- Informality. This belief in equality causes Americans to be rather informal in their behavior towards other people. Don’t be surprised if store clerks and waiters introduce themselves by their first names. Many people visiting the US are surprised by the informality of American speech, dress, and posture. Don’t mistake this for rudeness or irreverence; it’s just a part of their culture!
- Directness. Americans tend to value, frankness and openness in their dealings with other people. They believe that conflicts and disagreements are best solved by means of forthright discussion among the people involved. Americans believe that if someone has a problem with someone else, they should tell the person clearly and directly in order to come up with a solution to the problem.
U.S. Holidays and Customs to Know
One fun way to learn about a culture is to participate in its traditions. Here are a few key holidays that Americans celebrate throughout the country:
|1 January||New Year's Day||Welcome the new year with parties starting the night before (New Year's Eve on 31 December)|
|3rd Monday in January||Martin Luther King, Jr. Day||Commemorate the birthday of the African-American civil rights leader Martin Luther King, Jr., who won the Nobel Peace Prize in 1964.|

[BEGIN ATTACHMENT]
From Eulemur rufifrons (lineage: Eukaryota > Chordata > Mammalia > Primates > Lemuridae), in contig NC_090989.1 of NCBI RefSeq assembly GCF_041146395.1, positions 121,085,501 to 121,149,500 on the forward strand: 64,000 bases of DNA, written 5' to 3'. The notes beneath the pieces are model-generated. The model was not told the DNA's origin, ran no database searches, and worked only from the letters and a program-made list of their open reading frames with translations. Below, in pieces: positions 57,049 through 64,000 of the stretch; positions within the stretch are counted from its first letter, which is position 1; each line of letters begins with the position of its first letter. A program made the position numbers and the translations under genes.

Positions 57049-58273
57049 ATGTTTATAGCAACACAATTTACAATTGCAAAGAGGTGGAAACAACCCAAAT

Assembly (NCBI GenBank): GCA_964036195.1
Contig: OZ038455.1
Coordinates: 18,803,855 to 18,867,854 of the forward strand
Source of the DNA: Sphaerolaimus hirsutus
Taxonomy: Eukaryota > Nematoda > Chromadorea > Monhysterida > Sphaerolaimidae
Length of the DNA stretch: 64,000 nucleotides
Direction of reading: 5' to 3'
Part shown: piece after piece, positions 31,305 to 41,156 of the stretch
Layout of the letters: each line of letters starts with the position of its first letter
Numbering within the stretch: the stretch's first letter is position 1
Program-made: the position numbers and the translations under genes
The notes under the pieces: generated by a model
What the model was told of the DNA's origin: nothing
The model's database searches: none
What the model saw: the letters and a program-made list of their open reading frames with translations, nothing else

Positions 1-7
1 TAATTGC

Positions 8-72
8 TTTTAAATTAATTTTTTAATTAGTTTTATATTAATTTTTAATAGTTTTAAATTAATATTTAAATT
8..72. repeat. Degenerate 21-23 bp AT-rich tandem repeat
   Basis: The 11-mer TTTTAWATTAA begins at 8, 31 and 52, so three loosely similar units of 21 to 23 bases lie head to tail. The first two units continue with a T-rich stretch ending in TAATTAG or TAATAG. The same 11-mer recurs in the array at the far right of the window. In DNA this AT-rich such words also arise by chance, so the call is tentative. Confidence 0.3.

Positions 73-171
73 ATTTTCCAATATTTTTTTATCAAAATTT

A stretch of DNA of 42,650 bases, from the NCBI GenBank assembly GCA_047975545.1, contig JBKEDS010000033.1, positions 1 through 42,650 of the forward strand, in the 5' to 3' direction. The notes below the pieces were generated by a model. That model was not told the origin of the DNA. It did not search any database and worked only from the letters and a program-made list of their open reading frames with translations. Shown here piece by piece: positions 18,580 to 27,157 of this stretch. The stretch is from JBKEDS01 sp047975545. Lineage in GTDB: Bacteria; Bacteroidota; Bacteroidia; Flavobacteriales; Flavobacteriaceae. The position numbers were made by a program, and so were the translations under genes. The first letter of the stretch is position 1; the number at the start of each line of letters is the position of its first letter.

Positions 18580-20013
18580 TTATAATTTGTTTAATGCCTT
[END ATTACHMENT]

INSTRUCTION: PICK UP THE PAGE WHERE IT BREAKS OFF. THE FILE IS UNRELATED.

|14 February||Valentine's Day||Celebrate love and romance by exchanging tokens of love (usually cards, candy or gifts).|
|3rd Monday of February||President's Day||Honor past American presidents like George Washington (the nation's first leader) and Abraham Lincoln (Civil War hero who helped abolish slavery).|
|17 March||Saint Patrick's Day||Celebrate the patron saint of Ireland with parades and parties decorated in Irish green.|
|1 April||April Fool’s Day||Play a clever (but harmless) trick or tell a joke to someone with a good sense of humor.|
|Last Monday of May||Memorial Day||Remember the men and women who died while serving in the U.S. Armed Forces.|
|4 July||Independence Day||View public displays of fireworks as Americans mark the date when thirteen U.S. states declared their independence from England in 1776.|
|1st Monday in September||Labor Day||Honor the contributions and efforts of hard workers throughout the country.|
|2nd Monday in October||Columbus Day||Pay tribute to Christopher Columbus, who is traditionally thought of as the discoverer of the Americas in 1492.|
|Last Thursday in November||Thanksgiving Day||Feast on a traditional meal that commemorates the dinner shared by the Pilgrims (first settlers of the thirteen colonies) and the Native Americans.|
|25 December||Christmas Day||Celebrate the birth of Christ, leader of the Christian faith, by exchanging gifts with family and friends.|
Of course, the US is a large country, made up of many different cultures. Your cultural experience is bound to differ depending on where in the US you choose to study. To learn more about individual states, visit our State Guide.